Between June and September the seas of eastern Madagascar, and particularly the Baie d’Antongil, are witness to an annual invasion of cavorting humpback whales (Megaptera novaeangliae). Leaving their summer feeding grounds in the krill-rich waters of Antarctica, they stream north to the sheltered shallows of Antongil Bay and the west coast of Île Ste Marie where they calve and mate.
Always one of the most entertaining of the baleen whales (toothless filter feeders), with their outlandishly long flippers, humpbacks – which can grow to 15m in length and weigh more than 30 tonnes – spend much of their time in this area simply enjoying themselves – slapping their fins, breaching and singing to each other as they welcome the newborns. After the males have competed for their selected females with bouts of mock fighting and wave-making, the couples pair up to mate. The babies, which suckle their mothers like other mammals, are born eleven months after conception.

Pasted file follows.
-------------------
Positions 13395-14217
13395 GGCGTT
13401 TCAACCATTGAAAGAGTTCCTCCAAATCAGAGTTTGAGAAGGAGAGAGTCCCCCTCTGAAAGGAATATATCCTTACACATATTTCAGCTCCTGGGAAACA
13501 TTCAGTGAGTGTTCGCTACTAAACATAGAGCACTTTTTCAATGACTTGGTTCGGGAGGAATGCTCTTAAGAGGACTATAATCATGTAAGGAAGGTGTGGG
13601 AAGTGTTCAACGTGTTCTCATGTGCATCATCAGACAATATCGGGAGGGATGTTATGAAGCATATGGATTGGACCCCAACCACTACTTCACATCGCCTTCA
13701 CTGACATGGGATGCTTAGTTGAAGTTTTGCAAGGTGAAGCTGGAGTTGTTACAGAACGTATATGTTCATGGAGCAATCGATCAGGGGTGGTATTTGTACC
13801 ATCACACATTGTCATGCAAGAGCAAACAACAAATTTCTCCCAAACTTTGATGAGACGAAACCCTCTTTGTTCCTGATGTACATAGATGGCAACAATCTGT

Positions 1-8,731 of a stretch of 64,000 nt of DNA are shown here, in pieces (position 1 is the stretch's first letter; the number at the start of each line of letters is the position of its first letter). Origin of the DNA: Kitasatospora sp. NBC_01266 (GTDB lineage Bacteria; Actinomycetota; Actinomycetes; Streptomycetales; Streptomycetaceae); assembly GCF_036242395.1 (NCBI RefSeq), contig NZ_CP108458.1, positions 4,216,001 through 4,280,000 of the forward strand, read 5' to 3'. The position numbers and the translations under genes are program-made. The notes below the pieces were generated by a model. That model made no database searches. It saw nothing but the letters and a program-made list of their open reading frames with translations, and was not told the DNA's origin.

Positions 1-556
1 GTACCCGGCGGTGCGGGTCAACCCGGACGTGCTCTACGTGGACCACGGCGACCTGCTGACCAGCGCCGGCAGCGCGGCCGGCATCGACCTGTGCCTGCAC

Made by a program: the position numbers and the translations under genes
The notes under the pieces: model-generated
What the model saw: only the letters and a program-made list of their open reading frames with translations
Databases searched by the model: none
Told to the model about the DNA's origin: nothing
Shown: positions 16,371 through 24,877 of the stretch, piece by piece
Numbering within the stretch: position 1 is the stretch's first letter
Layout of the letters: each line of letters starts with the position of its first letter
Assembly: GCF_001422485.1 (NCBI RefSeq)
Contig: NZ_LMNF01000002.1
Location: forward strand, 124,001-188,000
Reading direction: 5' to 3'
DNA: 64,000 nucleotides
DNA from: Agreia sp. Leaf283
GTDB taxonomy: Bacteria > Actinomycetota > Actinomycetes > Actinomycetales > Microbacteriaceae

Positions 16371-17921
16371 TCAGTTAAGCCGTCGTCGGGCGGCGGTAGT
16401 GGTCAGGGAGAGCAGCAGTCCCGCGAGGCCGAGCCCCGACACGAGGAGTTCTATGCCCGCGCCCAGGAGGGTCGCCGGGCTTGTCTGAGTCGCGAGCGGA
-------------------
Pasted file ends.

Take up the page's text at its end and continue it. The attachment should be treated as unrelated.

The western coast of Île Sainte Marie is one of the best places in the world for shore-based whale-watching, as humpbacks of all sizes can often be seen as little as 100m from the beach, heading north in the early part of the season and back south again later on. Many hotels also offer boat trips to watch the whales and usually follow the internationally observed conventions of whale-watching, designed to keep humans safe and cetaceans safe from harassment. Typical trips last a couple of hours and cost 60,000ar. In the north, La Crique and Atafana are recommended bases (both very close to the Madagascar mainland) and in the south, Libertalia, Princesse Bora and Sambaftra Beach Lodge. For news and information on marine mammals and baleen whales in the Indian Ocean, visit w megaptera.org.